Anti-Malware , Cybersecurity , Technology

MedStar Shuts Systems After Cyberattack

Apparent Ransomware Attack Follows String of Similar Hospital Assaults
MedStar Shuts Systems After Cyberattack

This story has been updated.

See Also: Fencing an Imaginary Yard; How to Secure your IP with an Unidentifiable Network Perimeter

A March 28 cyberattack that may have involved ransomware forced MedStar Health, a 10-hospital system serving Maryland and the Washington, D.C. area, to shut down many of its systems to avoid the spread of the malware.

The attack against MedStar Health comes on the heels of other recent ransomware attacks that targeted Methodist Hospital in Kentucky, two California hospitals operated by Canada-based Prime Healthcare Inc., and also Ottawa Hospital in Canada (see Hospital Ransomware Attacks Surge; So Now What?). And in February, Hollywood Presbyterian Medical Center in California paid extortionists a $17,000 bitcoin ransom to unlock its data, which was maliciously encrypted by extortionists using ransomware.

In a March 28 statement, MedStar said, "Earlier this morning, MedStar Health's IT system was affected by a virus that prevents certain users from logging in to our system. MedStar acted quickly with a decision to take down all system interfaces to prevent the virus from spreading throughout the organization."

Then, in a update posted the afternoon of March 29, MedStar noted: "Significant progress is being made toward restoring functionality of MedStar Health's IT system. ... After a careful assessment and testing overnight, we are working to restore the majority of our IT systems today. We are using backup systems, including paper documentation - a process used before the advancements of technology - where necessary, and as an additional layer of support to our clinical operations. We will continue to partner with experts in the field of IT and cybersecurity, as well as law enforcement, to continually assess the situation as we safely restore functionality."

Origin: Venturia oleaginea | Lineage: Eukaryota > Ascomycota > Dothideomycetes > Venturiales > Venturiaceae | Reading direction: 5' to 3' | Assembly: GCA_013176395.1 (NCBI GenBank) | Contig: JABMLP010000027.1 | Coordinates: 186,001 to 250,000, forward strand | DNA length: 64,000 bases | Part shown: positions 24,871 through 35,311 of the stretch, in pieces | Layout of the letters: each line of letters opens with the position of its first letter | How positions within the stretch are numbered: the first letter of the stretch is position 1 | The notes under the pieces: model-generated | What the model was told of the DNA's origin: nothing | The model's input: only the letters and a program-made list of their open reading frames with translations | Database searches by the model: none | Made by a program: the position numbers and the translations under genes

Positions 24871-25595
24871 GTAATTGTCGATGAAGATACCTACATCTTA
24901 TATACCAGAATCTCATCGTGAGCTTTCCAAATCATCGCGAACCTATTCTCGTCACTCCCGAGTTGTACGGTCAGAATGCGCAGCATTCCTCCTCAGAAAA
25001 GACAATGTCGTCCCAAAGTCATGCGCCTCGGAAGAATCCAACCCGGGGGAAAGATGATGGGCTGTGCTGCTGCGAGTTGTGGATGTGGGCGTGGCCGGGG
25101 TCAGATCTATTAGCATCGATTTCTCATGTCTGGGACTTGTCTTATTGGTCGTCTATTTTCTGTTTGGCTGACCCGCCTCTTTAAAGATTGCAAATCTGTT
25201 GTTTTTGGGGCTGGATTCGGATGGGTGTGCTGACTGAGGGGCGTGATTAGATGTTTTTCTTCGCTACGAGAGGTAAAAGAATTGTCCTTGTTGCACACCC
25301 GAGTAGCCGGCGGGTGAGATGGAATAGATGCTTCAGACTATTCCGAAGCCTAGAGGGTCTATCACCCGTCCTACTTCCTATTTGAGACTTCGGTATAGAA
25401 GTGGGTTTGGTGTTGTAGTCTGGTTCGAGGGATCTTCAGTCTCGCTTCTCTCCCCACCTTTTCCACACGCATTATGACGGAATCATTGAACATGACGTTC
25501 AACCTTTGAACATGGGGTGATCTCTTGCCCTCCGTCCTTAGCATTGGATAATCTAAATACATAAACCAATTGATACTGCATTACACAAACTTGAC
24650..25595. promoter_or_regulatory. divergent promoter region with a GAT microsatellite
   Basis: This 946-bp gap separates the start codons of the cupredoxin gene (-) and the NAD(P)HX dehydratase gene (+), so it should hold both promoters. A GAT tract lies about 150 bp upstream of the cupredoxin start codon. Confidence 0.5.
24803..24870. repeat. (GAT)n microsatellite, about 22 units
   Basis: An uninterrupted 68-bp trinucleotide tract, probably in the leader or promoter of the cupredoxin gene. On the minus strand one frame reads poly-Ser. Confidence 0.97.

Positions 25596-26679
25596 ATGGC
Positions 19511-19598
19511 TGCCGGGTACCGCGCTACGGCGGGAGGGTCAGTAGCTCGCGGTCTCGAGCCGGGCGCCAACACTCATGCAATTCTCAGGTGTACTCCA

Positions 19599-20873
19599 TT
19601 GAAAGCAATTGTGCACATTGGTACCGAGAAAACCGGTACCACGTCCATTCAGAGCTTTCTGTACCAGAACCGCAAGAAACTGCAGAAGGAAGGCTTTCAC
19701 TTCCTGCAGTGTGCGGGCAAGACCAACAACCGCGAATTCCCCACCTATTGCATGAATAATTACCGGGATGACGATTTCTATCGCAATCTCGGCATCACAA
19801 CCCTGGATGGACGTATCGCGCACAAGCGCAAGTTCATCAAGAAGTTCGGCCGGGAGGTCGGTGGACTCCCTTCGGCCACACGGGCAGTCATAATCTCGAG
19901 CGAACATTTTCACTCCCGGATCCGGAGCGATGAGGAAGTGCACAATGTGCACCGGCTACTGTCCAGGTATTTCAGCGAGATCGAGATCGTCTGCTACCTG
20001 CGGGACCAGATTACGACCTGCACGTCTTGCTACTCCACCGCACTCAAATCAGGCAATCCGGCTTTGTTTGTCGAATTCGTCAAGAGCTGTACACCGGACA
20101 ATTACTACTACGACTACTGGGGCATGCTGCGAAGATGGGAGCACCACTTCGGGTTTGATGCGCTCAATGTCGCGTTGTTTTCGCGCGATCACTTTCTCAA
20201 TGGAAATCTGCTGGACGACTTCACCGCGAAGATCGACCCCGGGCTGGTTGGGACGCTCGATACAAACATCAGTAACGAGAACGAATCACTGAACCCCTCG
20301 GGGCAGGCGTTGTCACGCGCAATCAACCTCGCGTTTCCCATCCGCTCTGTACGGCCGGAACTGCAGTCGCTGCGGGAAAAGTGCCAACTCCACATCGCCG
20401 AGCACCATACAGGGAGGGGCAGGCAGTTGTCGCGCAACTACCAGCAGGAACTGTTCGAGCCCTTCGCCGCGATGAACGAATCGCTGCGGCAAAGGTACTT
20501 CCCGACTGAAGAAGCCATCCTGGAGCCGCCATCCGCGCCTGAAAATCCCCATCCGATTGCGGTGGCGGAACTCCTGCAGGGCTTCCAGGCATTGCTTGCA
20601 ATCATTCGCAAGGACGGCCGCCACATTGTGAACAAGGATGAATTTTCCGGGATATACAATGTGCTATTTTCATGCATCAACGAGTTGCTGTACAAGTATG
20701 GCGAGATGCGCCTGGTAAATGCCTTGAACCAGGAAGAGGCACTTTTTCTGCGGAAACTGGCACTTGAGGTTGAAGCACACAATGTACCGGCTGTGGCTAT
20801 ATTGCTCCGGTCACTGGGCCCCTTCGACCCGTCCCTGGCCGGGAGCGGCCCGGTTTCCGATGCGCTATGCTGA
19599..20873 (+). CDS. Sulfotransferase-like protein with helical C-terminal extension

The statement also noted: "With a few unique exceptions, all of our doors remain open. ... We have no evidence that patient information has been compromised or stolen in any way. Patient information will not be added to any system without ensuring it is completely free of any and all viruses and security threats."

On March 30, MedStar provided an additional update: "Within 48 hours of the malware penetration on MedStar Health's information system, the three main clinical information systems supporting patient care are moving to full restoration, and enhanced functionality continues to be added to other systems. ... Restoration of additional clinical systems continues, with priority given to those related directly to patient care. ... Systems that enable patients to make medical appointments are moving toward full restoration, and this will reduce the disruption in appointment setting experienced in the initial hours following the detection of malware."

MedStar did not reply to Information Security Media Group's request for comment. In addition to 10 hospitals, MedStar operates numerous urgent care and ambulatory care facilities, as well as physician offices in the Baltimore and Washington area. The organization's website says it cares for more than 500,000 patients each year.

The Washington Post reports that the FBI is investigating the breach. The newspaper also reports that two MedStar employees say the malware attack involved a request for a ransom, but MedStar hasn't officially confirmed that account.

In a statement provided to ISMG, an FBI spokeswoman says, "we cannot confirm the existence of an investigation, [but] the FBI is aware of the incident and is looking into the nature and scope of the matter."